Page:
In Baganga, our team’s first task was to set up a “calling operation”, which provides free calls to any worldwide number for the affected population, so that they can reassure worried family members or request help and/or financial assistance. The call centre was established outside a medical clinic, where the affected population was gathering for assistance.

TSF provided portable satellite technology to make calls and bridge the gap whilst the mobile and land services were restored (though satellite calls are expensive, they are still one of the only viable communication options in such high infrastructure damage scenarios), SMART provided vital logistical assistance and support staff. Call centres were operated under the banner of both TSF and SMART.

Over the following days, this cooperation had great benefits. TSF was able to set up calling operations in Cateel and cooperated with the Philippine Red Cross to provide free calls at their aid distribution points along the coast. In addition to these call centres, we deployed BGAN satellite internet stations to enable connectivity at each of the command centres in Baganga, Cateel and Boston. These connections were used by responders (both government and NGO) to send situation reports to headquarters in Manila and beyond, increasing awareness of the severity of the disaster and further enabling the flow of aid.

We were later joined in Baganga by a team from the Vodafone Foundation that had brought their Mobile BTS – the “Instant Network”. Vodafone’s Instant Network was quickly installed which enabled the local population to use their own phones and receive money from relatives via SMART’s mobile money service. The Instant Network also provided emergency responders with greater communication capabilities that improved the efficiency of their operations. Thanks to this cooperation, SMART was able to focus its resources on restoring mobile connectivity to other towns in the disaster area. The Instant Network was operational for 17 days until normal services were restored – during that time it enabled an impressive 300,000 calls and nearly 600,000 SMS messages.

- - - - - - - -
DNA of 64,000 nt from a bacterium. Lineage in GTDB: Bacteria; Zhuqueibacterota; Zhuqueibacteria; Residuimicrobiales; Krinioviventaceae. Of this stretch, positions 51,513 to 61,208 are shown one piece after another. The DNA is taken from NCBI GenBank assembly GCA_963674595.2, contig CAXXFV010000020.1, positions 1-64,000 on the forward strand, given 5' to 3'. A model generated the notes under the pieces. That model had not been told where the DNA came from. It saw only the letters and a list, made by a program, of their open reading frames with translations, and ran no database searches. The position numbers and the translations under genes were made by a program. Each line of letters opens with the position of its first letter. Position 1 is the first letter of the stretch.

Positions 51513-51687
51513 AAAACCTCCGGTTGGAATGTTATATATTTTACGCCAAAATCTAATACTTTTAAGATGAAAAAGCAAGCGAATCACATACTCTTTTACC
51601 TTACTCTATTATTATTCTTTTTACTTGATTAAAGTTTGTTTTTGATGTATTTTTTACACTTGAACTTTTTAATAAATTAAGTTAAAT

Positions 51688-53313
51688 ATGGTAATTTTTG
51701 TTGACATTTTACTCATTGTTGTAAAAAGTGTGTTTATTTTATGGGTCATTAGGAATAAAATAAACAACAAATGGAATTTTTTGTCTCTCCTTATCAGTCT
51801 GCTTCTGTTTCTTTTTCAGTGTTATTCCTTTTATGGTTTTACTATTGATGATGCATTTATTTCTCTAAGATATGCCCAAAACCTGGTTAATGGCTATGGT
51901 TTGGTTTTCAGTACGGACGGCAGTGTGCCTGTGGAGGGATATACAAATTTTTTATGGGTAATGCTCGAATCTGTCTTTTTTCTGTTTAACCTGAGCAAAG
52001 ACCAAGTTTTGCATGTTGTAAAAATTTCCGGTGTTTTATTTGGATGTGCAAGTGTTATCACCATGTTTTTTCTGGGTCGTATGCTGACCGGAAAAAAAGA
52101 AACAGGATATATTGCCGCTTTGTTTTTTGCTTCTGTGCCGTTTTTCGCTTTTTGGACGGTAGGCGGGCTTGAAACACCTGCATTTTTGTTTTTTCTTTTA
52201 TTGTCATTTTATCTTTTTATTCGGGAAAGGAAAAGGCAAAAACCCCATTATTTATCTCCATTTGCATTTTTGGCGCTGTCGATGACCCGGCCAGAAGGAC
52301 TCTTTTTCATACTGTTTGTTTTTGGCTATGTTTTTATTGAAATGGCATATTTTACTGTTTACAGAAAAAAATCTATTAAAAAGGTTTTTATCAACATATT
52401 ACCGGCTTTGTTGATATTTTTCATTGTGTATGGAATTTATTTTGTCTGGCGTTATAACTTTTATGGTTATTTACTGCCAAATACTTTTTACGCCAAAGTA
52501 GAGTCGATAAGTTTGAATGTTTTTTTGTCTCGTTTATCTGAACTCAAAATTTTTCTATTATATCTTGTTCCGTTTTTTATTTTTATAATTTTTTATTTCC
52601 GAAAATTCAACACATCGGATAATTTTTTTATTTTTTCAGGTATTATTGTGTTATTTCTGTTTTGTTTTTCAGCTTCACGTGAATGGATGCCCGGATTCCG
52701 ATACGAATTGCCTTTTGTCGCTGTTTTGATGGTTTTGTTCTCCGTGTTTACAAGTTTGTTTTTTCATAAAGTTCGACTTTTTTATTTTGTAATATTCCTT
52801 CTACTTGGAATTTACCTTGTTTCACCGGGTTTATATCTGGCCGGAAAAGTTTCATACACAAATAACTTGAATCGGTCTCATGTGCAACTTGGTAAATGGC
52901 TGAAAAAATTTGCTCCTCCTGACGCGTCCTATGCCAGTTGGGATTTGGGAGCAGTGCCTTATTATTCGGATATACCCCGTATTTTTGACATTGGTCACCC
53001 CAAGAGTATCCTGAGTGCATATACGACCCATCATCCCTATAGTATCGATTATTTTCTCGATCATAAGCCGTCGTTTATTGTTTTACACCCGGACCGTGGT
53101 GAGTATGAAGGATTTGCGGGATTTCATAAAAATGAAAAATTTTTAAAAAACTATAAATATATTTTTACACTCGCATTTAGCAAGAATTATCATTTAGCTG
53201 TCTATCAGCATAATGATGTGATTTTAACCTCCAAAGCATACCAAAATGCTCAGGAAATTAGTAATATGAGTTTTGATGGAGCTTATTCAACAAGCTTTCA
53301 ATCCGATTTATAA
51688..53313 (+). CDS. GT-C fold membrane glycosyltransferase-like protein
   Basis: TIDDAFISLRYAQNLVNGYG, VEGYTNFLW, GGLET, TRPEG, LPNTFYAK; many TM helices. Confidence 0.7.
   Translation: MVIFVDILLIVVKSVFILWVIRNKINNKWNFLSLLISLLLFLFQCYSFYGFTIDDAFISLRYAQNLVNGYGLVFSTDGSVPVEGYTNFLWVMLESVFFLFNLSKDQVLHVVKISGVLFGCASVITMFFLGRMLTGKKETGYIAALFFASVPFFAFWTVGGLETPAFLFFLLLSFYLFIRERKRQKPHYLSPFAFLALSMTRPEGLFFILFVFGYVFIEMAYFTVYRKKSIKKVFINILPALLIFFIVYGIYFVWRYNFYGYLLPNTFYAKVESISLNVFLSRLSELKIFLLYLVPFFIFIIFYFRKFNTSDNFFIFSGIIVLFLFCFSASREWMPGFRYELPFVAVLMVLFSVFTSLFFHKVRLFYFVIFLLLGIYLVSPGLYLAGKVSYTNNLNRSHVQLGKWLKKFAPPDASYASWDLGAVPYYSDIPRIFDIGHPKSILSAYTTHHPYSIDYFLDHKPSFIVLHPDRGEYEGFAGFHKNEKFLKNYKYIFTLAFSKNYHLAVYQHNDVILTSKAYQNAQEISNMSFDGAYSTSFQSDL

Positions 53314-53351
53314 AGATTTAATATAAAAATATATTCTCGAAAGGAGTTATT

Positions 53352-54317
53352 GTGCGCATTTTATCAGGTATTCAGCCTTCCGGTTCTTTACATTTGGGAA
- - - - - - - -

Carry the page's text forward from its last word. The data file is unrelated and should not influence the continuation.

This partnership between Vodafone, TSF and SMART proved tremendously effective. I was particularly encouraged by how different actors in the communication sector, both commercial and non-commercial, were able to bring complementary capabilities and skills to a disaster scenario. For TSF and the Vodafone Foundation, partnership with a local operator sped up deployment to the affected area and the operator’s local knowledge and situational awareness was key to effective planning and the more efficient use of scarce resources. For SMART, these partnerships provided specific equipment and specialised services necessary in disaster conditions thereby bolstering their support activities and increasing the speed of their network restoration. It’s a win-win situation that I hope will be replicated in future disasters.

Many thanks to the teams of TSF, Vodafone Foundation, SMART and to the people of the Davao Oriental region for their warmth and generosity in challenging times.